Top story in the New Yorker this week documents how US National Security Agency is not only saving all of the data about those of us living overseas but now (and for most of this decade) also storing and cataloguing data on every US citizen who uses an electronic device (mobile, Internet, GPS, VISA, electronic transaction, telephone).
It is actually against the US constitution however Bush "overruled" the constitution after 9/11 and the bureaucrats (switching jobs back and forth between public service/outsourced contract firms) have run with it... all the way.
Way back in the late nineties an estimated two and a half billion phones in the world and one and a half billion I.P. addresses were passing approximately twenty terabytes of unique information around the world every minute. One of the NSA programmers created a program to capture and map all of this data, however in good faith to the law and US constitution he anonymised/encrypted all of the data relating to US citizens. Flags on suspicious data were raised and then if warranted a subpoena could be issued and then the privacy of the citizen could be legally be invaded.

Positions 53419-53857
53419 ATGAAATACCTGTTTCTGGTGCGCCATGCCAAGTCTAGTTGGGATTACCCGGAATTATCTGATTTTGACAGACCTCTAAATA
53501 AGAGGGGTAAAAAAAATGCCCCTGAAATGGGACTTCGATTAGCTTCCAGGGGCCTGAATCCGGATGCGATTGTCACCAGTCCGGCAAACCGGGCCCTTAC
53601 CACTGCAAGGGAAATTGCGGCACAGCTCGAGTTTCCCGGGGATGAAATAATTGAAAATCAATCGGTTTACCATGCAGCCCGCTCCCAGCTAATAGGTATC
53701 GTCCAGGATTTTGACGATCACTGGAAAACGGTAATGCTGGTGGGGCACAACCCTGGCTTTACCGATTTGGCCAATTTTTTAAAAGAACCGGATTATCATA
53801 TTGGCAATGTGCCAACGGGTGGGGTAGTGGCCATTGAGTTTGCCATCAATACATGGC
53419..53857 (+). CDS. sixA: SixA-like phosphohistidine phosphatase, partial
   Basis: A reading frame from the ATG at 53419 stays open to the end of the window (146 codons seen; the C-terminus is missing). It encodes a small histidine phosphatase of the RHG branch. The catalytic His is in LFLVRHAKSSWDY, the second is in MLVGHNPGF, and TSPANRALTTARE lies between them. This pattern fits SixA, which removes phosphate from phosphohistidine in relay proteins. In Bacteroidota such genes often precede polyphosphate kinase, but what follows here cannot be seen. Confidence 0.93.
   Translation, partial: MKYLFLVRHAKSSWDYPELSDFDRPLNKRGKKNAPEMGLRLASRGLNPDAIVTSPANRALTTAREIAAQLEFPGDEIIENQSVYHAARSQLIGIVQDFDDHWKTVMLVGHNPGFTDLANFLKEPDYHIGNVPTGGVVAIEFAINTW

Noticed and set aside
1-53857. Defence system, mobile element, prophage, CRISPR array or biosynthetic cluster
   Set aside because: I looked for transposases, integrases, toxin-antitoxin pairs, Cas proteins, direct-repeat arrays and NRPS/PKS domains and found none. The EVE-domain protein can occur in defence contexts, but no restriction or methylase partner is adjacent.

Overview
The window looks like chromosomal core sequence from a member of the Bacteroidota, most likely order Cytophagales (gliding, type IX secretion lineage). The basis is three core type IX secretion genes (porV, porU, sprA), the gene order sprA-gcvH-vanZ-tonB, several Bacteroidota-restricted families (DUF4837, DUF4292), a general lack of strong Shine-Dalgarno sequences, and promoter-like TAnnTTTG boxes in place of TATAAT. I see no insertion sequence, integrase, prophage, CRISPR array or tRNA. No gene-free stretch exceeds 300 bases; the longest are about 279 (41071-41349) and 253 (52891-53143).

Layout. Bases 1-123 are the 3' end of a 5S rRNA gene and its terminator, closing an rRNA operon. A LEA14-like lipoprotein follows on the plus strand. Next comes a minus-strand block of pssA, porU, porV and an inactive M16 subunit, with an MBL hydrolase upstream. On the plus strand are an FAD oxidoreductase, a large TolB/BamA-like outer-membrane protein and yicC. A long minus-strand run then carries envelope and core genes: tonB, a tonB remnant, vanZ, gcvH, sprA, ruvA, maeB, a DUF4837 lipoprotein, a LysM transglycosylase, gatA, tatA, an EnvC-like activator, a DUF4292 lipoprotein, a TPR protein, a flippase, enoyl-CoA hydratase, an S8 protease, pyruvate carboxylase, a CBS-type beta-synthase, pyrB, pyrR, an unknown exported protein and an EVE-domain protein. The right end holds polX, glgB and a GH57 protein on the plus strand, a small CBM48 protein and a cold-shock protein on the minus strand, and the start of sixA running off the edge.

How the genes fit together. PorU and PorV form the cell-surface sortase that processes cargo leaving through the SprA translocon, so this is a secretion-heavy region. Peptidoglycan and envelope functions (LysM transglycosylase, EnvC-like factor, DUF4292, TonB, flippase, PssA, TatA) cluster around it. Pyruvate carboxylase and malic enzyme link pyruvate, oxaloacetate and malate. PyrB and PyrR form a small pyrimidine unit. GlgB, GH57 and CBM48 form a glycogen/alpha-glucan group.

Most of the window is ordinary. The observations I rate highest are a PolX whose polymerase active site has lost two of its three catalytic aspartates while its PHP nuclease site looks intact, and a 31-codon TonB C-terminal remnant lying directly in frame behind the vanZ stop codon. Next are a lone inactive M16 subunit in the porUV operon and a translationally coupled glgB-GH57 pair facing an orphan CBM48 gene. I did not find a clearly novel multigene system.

Somehow, through quite a dodgy set of circumstances, this privacy protection functionality was all unravelled under George W and the NSA became a massive data mine.
This guy, Drake, who used to work there reported some of this to a journalist and is now being prosecuted for espionage against the nation and will likely end up in the gulag for the rest of his life.
But there is a strong chance the court case will rip all of this stuff open even wider, and well, its this week's number one story in the New Yorker magazine...
You are probably already aware that everything you type, talk, track, buy on an electronic device is being stored by these people (hi guys!) and yeah we all heard about the mysterious Echelon years ago, but this New Yorker magazine article outlines a whole bunch of stuff about how it works.
Warning: The New Yorker article is very long, fascinating, and creepy: